The silver-screen depiction of a family friend who served as Winston Churchill’s war-time secretary has brought memories flooding back to a Knaresborough resident.
Celia Murray, who has lived in the town for six years, was left touched after seeing the film Darkest Hour, starring Gary Oldman, which was released in January.
Depicting Britain on the precipice of the Second World War the film’s cast of characters includes a familiar name, the young secretary Elizabeth Layton.
Originally a friend of her mother’s in South Africa,Mrs Murray would help the former secretary re-publish a book covering her service from 1941 to 1945 with the Prime Minister.
Mrs Murray said: “It has been so delightful and it meant so much for me to see her depicted in this way, especially after the time I spent putting the book together on her life.
“It was a revelation to see her there in front of me again, all those memories just flooded back.
“With the work that I did I knew what role she had, but to see that enthusiasm and responsibility of serving in the war-room was fantastic.
“She did so much and with exceeding devotion, weeping with exhaustion at her typewriter.”
She added: “I know she would have felt so proud, she was not someone who was egotistical, but she was someone who was right for the job and was there at the right time.”
Born in Britain, Elizabeth Layton moved with her family to Canada in 1924, in order for her father to recover from tuberculosis. She returned 12 years later to attend college in London to learn typing and shorthand.
The outbreak of war in 1939 occurred while she was visiting her family. Due to travel restrictions she had to persuade the Ottawa regional government to give her permission to take the dangerous sea voyage back to Britain in 1940.
German U-boats destroyed two other ships travelling along the same route as hers before she arrived back in Britain. Shortly after she was asked if she would like to apply for a position at Downing Street.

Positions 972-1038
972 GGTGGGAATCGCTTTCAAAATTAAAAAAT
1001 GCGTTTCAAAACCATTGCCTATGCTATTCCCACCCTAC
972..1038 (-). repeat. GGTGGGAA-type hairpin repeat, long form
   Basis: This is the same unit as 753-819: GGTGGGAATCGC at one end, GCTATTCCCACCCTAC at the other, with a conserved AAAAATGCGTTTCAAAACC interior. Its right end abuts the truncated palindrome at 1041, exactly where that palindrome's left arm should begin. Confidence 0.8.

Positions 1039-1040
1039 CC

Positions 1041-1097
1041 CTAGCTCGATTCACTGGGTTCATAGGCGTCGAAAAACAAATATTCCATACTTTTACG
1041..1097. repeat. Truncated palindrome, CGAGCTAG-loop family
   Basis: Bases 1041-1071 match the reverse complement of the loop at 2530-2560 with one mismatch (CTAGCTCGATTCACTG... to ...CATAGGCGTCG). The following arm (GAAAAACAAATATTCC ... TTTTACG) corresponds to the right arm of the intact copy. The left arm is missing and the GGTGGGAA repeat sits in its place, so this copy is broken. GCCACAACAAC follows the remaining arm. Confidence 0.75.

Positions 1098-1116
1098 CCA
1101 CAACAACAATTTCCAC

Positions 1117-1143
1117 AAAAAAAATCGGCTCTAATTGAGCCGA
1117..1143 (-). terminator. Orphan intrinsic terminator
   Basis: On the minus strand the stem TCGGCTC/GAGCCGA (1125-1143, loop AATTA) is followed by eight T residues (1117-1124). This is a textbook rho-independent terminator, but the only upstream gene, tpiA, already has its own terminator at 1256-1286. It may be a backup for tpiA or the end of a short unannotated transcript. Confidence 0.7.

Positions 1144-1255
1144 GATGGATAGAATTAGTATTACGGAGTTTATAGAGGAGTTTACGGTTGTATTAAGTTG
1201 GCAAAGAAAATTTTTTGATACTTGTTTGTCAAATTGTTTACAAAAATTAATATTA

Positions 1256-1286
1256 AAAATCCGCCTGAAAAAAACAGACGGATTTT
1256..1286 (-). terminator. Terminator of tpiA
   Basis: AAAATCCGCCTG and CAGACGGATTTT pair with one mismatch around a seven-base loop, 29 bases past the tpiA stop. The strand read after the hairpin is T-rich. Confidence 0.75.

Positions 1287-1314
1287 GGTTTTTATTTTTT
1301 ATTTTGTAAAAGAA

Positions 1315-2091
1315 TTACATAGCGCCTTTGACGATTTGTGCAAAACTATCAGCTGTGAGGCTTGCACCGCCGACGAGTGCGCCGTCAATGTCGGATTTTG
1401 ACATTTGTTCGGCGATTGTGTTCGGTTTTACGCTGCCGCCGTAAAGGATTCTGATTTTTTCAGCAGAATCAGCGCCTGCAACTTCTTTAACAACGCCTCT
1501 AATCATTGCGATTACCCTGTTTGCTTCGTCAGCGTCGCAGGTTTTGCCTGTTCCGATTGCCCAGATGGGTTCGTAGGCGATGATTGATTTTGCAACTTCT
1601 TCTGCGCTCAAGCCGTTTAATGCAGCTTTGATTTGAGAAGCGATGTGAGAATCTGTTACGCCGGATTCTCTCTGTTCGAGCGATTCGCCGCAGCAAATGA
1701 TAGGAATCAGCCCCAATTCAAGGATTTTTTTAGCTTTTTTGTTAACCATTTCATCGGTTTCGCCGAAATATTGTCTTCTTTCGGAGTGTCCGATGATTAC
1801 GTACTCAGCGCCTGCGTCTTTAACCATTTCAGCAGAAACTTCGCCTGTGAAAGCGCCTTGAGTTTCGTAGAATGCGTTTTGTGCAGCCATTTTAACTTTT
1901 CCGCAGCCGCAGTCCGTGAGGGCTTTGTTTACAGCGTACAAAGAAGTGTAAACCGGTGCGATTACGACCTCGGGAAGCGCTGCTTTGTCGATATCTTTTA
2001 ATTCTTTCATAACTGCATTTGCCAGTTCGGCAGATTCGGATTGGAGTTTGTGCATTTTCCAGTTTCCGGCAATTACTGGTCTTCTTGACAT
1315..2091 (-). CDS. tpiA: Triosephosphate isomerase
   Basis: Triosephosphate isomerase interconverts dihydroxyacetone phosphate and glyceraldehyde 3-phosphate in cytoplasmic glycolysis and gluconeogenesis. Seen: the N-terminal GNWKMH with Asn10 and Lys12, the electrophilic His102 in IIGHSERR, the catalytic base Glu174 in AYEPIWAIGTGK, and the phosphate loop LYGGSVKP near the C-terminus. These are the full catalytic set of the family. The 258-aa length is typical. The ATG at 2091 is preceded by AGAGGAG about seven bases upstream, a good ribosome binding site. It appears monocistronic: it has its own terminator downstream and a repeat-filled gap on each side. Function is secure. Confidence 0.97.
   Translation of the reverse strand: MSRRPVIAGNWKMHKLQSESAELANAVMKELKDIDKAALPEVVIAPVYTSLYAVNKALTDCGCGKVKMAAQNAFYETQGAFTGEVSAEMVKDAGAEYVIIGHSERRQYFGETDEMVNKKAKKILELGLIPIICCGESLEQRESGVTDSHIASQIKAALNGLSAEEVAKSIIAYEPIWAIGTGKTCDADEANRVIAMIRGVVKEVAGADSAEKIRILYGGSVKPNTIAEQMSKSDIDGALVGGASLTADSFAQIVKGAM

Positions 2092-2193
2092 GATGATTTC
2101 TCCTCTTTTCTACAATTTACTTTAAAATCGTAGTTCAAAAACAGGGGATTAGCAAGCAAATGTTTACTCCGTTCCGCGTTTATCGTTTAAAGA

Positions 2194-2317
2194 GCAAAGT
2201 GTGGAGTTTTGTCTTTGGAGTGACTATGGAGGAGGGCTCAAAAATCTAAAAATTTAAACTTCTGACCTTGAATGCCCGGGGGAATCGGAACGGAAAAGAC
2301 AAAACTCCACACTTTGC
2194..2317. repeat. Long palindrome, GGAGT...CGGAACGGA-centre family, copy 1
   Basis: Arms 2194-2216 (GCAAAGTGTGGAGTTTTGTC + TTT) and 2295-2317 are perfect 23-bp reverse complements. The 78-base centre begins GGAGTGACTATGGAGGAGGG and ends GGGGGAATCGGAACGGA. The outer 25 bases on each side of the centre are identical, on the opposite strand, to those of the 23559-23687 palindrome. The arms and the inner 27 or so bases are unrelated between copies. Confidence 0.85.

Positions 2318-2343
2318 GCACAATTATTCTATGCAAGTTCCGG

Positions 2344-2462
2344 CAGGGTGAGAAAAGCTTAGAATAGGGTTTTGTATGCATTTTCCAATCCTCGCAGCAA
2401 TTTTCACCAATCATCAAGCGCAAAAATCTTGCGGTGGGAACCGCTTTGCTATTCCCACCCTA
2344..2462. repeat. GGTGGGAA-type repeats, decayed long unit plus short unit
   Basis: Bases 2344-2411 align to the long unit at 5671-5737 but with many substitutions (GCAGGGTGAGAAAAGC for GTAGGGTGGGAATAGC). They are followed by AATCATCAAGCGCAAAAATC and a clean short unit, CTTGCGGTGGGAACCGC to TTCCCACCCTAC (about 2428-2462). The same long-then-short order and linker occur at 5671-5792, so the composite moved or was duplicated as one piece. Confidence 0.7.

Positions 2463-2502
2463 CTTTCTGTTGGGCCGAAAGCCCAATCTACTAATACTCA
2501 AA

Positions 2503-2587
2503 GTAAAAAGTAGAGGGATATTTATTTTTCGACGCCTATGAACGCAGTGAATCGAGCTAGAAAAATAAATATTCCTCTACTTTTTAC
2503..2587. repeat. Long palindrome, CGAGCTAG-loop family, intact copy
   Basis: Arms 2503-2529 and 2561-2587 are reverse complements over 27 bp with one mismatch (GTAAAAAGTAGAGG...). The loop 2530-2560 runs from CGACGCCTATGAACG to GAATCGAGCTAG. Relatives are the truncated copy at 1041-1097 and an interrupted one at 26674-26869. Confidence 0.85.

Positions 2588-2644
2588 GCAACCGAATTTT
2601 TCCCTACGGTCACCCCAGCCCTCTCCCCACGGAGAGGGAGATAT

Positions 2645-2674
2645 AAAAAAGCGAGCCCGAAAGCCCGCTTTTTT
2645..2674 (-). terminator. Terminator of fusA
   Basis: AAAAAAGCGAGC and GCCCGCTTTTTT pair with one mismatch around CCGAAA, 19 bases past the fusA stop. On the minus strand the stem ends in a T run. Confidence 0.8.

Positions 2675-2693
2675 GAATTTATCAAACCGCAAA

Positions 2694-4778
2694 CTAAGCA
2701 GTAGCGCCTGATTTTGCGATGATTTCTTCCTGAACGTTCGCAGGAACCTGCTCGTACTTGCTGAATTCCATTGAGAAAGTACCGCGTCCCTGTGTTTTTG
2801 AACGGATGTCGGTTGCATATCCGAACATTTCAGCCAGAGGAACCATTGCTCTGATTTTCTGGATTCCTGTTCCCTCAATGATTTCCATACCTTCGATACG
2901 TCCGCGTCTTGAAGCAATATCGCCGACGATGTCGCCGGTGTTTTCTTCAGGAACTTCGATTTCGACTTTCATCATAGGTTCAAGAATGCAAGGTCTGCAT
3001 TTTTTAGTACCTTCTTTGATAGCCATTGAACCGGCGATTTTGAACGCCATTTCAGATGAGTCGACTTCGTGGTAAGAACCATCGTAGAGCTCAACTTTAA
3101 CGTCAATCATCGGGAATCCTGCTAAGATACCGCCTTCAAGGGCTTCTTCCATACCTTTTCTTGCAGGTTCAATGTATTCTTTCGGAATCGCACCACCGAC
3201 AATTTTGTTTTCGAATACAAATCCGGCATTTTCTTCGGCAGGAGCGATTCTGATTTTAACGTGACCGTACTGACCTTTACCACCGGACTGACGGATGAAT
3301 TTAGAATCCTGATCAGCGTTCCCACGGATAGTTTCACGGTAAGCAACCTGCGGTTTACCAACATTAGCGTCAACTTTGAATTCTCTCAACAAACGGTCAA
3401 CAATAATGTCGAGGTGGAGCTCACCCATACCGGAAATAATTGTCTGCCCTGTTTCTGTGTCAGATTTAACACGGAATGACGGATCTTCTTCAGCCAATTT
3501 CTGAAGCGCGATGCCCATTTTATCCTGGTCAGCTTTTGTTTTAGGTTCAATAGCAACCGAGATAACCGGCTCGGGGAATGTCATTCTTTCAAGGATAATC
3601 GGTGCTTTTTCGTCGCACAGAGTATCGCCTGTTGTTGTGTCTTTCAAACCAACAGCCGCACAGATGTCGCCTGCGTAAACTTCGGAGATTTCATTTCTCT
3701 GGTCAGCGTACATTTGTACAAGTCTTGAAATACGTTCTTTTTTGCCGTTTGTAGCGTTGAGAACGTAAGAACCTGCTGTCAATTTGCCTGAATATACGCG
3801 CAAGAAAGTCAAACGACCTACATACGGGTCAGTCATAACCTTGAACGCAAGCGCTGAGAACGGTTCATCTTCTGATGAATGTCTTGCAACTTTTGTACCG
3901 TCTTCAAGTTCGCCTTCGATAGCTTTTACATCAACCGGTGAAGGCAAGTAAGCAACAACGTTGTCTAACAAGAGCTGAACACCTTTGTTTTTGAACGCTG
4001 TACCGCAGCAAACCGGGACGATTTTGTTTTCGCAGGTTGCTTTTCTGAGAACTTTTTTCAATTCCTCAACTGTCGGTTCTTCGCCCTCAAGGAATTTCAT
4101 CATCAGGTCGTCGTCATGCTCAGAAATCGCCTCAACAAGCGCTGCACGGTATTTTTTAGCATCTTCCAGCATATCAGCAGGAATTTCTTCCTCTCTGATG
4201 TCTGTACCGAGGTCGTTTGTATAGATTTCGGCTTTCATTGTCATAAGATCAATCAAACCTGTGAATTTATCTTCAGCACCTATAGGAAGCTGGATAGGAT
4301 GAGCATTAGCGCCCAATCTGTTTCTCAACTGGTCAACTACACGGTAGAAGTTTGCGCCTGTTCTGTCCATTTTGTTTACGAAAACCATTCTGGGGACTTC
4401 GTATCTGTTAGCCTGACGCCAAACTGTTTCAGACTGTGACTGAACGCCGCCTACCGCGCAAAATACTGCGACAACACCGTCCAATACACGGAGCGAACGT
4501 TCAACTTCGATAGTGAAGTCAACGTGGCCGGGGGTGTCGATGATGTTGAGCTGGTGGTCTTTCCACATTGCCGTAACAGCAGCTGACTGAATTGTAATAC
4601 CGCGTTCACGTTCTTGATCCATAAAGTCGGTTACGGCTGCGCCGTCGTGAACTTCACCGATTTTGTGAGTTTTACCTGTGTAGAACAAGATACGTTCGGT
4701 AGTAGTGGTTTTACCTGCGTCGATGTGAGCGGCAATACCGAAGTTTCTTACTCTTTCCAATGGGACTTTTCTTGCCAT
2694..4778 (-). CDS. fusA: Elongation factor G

Elizabeth wrote in her book, Winston Churchill By His Personal Secretary: “Luckily they did not send any other applicants, and I was taken on.
“I felt rather like one of the barrage balloons that floated over London.”
Although originally planning to return to Canada, Elizabeth would marry a Lieutenant, Frans Nel, and move to South Africa in 1945.
Before she departed she remembered the kindness of a bedridden Churchill.
She wrote: “He was in bed with a sore throat and could only speak in a whisper.
“Mrs Churchill was sitting beside him. They told me I must have four children, one for mother, one for father, one for accidents and one for increase.
“After telling me a little of South Africa as he had known it, he looked down the expanse of bed and whispered hoarsely ‘I know you will keep the flag flying’.”
Elizabeth would serve with Mrs Murray’s mother on the National Council of Women in Port Elizabeth, earning an honorary life vice-presidency.
After moving to the UK in the early 2000s Mrs Murray helped organise the re-publishing of her book after meeting book publisher Charles Muller. Elizabeth died shortly after aged 90